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Honoring Our Parents


Yitro (Exodus 18-20 )

by Nesanel Yoel Safran

Once there was a tiny, absolutely helpless baby who was all alone. He couldn't feed or clothe himself. He could hardly move. Left on his own, it seemed impossible for him to survive for even one day. Yet he did! How did he ever make it?

This baby was very fortunate. As out of nowhere, certain people came along and voluntarily agreed to take on the enormous expense and responsibility of providing for his every need. They took him into their home, bought him plenty of food and clothing, and even changed his dirty diapers. They spent many long and sleepless nights watching after him when he didn't feel well. They loved him and worked hard to teach him everything he needed to know to grow up and lead a good and successful life. As the child grew up and realized what these amazing people had done, he felt a tremendous sense of gratitude. He would always treat them with the utmost respect and do whatever he could to please them. He felt that it was the least that he could do.

In truth, each of us is that baby. And those special, wonderful people are our parents. In this week's Torah portion, God presents the Jewish people with the Torah, including the Ten Commandments. One of these ten things that God chose to especially emphasize was to remind us to appreciate and honor our parents. It's the least we can do.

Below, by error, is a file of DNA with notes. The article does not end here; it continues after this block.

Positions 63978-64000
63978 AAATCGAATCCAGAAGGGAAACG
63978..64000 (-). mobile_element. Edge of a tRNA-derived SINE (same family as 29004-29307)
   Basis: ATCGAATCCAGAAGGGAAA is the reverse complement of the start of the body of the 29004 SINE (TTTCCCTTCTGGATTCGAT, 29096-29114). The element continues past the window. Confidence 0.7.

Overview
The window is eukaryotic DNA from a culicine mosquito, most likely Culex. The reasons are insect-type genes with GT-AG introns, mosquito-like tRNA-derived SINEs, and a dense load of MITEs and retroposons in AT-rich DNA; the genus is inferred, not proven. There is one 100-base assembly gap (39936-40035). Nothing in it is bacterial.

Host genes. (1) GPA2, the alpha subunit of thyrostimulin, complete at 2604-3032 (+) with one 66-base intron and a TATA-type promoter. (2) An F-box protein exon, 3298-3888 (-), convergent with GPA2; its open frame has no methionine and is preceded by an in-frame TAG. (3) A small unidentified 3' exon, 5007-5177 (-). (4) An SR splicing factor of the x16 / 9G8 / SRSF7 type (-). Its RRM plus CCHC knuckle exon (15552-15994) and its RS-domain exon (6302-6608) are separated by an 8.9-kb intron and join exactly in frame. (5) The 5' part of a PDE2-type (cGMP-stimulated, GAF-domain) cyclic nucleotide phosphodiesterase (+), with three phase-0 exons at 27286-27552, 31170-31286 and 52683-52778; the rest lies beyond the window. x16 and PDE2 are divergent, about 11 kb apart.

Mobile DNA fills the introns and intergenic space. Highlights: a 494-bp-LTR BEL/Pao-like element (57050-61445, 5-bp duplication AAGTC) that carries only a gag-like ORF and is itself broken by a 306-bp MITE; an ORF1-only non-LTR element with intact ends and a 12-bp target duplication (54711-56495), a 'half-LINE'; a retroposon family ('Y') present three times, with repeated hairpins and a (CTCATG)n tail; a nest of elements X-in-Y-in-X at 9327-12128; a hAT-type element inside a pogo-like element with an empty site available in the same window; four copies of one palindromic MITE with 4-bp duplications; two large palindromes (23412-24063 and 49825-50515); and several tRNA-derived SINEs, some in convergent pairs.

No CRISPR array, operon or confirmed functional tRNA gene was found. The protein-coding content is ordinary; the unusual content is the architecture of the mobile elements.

In our story, a girl makes a tough choice in order to honor her parent.


It was a clear, cool winter afternoon as Cindy Houseman sat bored on her living room sofa. Usually she and her mom would spend these Sunday afternoons together, chatting and catching up on each other's week. But today her mom got called into the office with some emergency work and Cindy was left by herself with nothing to do.

The girl could tell that her mother felt bad leaving. But she also knew that her mom needed this job to help support them, and that she didn't have a choice. "I'm sorry, dear. I'll be back as soon as I can," her mom said with a sigh as she went out the door.

"Mom always tries so hard..." thought Cindy. Suddenly, the girl got an idea. She was going to make her mom a special supper to greet her when she returned! After all, she thought, my mom must have made me about a million suppers over the year, why not return the favor for once!

Enthused, Cindy scanned the refrigerator and pantry shelves. Finally she settled on a menu: spaghetti and meat sauce with salad. She knew it was one of her mom's favorites. She had just assembled all of the ingredients on the kitchen counter when the phone rang. It was her friend Laura. She and another girl had managed to get their hands on three tickets to the popular, sold-out ice show that was in town. The show was going to start in a half an hour, and they wanted her to join them!

"We'll pick you up in ten minutes."

Cindy couldn't believe it. She had been dreaming of seeing the ice show, and now it was going to happen. She was about to say "yes" when she noticed the food on the counter in front of her. She thought of how tired her mom would be when she got home, and how much nicer it would be for her to find a nice hot meal on the table instead of an 'I'll see you later, Mom' note on the door. How many times had her mom given up going out in order to take care of her? But what about the ice show?

"Well, what do you say?" asked Laura, impatiently.

Cindy took a deep breath and explained to her friends that she was sorry but was in the middle of a very important project.